Today is World Suicide Prevention Day. I wanted to share my experiences with this topic. I have been sitting here for 2 hours trying to type this up. Trying to outline it like a formal paper. Trying to figure out how to be elegant. Trying to give this the “respect” I think it deserves. It’s not happening. So, I’m just going to start typing and try to regurgitate my memories of dealing with this monster as best I can.
|Uncle Clyde and me. June 1989|
I have dealt with depression and anxiety for a very long time. The first time I vividly remember being depressed was when I was 12. I don’t think I realized there was a term for it, but I knew it was something far more than just “sad.” It was also the first time I thought that maybe the idea of death wasn’t so bad. Whether the pre-pubescent angst of “I wish I were dead!” or the start of teen depression, it was a very real thought and it was scary.
I continued to have thoughts of suicide over the next few years. Then in April of 1987, due to family and school drama, I decided that dying was far more appealing than living. I took a handful of prescription pills that belonged to my grandma and went to bed. I woke up in the middle of the night dizzy and sick to my stomach. I did not tell my parents about it because I knew that would lead to even more drama. Weeks later, when my mom DID find out, she did not know how to handle it. Instead of seeking help for me, she said “Great. I have a nutcase for a daughter.” The topic was never brought up again. I’ve long since forgiven her. She was dealing with her own issues and needed help every bit as much as I did.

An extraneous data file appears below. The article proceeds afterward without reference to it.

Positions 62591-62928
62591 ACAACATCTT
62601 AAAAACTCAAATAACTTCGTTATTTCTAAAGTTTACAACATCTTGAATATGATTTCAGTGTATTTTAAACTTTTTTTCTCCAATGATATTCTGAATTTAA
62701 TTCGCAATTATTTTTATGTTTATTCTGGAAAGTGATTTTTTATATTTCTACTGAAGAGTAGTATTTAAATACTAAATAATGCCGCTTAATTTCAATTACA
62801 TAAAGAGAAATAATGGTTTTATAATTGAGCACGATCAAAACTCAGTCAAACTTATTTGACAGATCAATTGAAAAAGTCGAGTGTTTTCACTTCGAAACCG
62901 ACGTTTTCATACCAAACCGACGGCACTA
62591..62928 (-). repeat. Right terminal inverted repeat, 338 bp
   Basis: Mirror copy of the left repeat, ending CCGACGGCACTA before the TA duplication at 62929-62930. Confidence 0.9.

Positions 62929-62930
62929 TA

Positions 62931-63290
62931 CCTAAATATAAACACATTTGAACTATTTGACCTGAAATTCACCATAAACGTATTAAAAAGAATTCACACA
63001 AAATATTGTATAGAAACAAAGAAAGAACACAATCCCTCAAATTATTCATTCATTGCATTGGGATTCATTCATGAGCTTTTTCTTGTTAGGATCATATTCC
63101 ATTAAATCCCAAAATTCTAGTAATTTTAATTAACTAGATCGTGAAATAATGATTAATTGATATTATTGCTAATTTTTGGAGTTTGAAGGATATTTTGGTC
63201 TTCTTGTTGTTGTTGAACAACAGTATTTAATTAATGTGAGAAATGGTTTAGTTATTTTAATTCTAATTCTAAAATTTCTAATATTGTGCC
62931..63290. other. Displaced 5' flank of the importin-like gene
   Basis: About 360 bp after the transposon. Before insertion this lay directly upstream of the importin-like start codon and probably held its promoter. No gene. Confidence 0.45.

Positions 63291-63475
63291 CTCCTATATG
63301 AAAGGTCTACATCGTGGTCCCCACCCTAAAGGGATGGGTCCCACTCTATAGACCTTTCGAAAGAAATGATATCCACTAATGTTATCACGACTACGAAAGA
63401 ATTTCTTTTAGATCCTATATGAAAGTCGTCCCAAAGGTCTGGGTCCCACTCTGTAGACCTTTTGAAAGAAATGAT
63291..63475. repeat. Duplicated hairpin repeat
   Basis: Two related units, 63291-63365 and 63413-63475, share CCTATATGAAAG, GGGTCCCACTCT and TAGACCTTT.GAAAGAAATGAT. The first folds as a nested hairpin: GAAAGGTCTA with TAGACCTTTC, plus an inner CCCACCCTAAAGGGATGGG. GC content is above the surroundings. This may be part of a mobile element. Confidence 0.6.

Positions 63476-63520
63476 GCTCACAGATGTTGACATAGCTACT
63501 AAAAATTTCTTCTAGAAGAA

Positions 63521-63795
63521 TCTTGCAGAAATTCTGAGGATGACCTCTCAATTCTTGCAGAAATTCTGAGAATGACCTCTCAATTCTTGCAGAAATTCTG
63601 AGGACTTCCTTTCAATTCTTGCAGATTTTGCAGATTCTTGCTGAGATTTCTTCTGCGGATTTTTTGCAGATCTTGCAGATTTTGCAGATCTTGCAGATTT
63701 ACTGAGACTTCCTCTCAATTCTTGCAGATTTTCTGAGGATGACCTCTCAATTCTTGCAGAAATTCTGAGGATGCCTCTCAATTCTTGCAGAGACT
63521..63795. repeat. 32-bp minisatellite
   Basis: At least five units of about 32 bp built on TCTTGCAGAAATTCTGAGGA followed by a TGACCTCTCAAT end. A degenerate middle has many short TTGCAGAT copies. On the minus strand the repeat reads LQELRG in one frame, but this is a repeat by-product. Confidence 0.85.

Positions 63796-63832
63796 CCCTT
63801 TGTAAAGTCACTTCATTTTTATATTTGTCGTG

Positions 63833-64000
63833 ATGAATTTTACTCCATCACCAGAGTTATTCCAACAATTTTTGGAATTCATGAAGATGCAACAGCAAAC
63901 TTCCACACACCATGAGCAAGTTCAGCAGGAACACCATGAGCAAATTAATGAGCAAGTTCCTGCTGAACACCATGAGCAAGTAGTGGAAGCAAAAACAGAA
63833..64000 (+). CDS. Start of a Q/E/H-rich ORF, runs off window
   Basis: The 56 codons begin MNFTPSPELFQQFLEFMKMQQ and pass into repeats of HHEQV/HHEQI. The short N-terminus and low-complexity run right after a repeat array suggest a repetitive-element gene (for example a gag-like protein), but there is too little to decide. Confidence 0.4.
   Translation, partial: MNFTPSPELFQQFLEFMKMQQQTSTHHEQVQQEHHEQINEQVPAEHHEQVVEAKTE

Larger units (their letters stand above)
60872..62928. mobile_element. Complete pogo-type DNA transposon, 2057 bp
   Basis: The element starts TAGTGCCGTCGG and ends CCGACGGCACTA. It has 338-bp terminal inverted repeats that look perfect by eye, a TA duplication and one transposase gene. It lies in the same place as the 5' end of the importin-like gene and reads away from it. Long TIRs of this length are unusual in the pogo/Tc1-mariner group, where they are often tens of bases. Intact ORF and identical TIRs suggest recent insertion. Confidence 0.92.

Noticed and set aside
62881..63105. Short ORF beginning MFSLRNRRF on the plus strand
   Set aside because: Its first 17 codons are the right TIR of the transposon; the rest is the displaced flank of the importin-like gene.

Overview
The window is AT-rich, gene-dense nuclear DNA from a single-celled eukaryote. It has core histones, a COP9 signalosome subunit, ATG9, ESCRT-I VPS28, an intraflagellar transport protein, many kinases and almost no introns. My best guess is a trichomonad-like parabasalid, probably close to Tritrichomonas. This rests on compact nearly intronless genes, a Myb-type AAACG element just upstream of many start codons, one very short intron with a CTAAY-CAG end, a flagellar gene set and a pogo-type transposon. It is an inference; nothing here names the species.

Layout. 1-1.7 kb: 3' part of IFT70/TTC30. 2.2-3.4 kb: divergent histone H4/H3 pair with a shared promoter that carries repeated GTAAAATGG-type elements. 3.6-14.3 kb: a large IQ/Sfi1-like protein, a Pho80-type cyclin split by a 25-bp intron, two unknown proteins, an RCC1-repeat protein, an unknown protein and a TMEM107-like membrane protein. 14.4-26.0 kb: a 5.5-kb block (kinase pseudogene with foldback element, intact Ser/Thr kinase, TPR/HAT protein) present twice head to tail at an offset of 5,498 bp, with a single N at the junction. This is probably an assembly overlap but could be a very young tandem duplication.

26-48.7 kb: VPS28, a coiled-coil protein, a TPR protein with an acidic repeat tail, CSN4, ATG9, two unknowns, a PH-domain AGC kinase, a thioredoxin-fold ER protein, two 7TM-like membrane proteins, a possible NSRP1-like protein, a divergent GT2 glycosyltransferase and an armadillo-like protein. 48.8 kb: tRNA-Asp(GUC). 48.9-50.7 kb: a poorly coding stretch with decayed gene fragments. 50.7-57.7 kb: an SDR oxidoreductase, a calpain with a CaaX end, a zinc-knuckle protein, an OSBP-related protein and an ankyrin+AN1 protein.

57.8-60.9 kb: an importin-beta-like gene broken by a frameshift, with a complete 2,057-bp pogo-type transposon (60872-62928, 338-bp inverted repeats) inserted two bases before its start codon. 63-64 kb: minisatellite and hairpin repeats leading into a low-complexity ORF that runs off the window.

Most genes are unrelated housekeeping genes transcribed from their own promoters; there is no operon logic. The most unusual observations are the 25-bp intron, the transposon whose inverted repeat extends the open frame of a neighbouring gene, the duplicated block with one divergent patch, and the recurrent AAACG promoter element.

I used to believe that I was depressed solely due to my environment and circumstances. But after leaving home when I turned 18, the depression did not go away. And as I grew older, I learned that it had as much, if not more, to do with genetics as it did with my environment. Depression runs in my family. On my mom’s side and on my dad’s. It’s why my mom was not able to deal with my depression. She hadn’t yet dealt with her own. It’s why we suffer from addictions. It’s why my dad was not able to be part of my life for so long. It’s why on September 3, 1992, one of the greatest men I knew, walked out on a beach in Provincetown Massachusetts, held a gun to his head and took his own life. I will never know all the reasons my Uncle Clyde felt death was his only option, but I do know depression and addiction were the real killers.
|The path leading down to the beach where my uncle spent his last moments. A beautiful place. As morbid as it sounds, I understand why he wanted to be there.|